In the late 1860's, Hanover was a thriving village. The pastor of Second Presbyterian Church of Newark started bi-weekly services in Hanover in the fall of 1867. Eight people were the cornerstone of Hanover Presbyterian Church in March of 1871. With the church growth, the congregation felt that they could have weekly meetings. Worship was held in members' homes until the use of the town hall was granted. In November 1871, an organizational meeting was held for those interested in founding a Presbyterian church in Hanover. Thirty-six people signed a covenant stating they believed that God was blessing their decision. The church continued to meet in the town hall while plans were being drawn for a new church building. On November 17, 1872 the new church was dedicated. The church bell that is still used today was purchased on October 14, 1875. This church building served the congregation for eighty-eight years until the Dillon Dam Project brought about the demolition of the Schoo, homes, stores, and churches in the area.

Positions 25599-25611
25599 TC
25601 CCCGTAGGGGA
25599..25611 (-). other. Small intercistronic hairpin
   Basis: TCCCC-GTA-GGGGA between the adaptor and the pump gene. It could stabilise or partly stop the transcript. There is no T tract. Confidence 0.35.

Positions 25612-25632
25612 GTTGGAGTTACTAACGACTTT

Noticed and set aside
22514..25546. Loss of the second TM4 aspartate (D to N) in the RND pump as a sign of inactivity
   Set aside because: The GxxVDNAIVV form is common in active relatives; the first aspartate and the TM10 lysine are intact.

Ground was broken for the new church at its current site on North Main Street in October 1959. The dedication of the current church building was held on August 7, 1960. A two story addition was added to the church in 1979. This addition included a nursery, enlarged kitchen and handicapped accessible ramps to the lower level as well as additional seating in the sanctuary and office space on the upper level. In 1998, an education wing and fellowship room was completed to better serve the congregation and community. This addition includes individual classrooms, church office and pastor's study.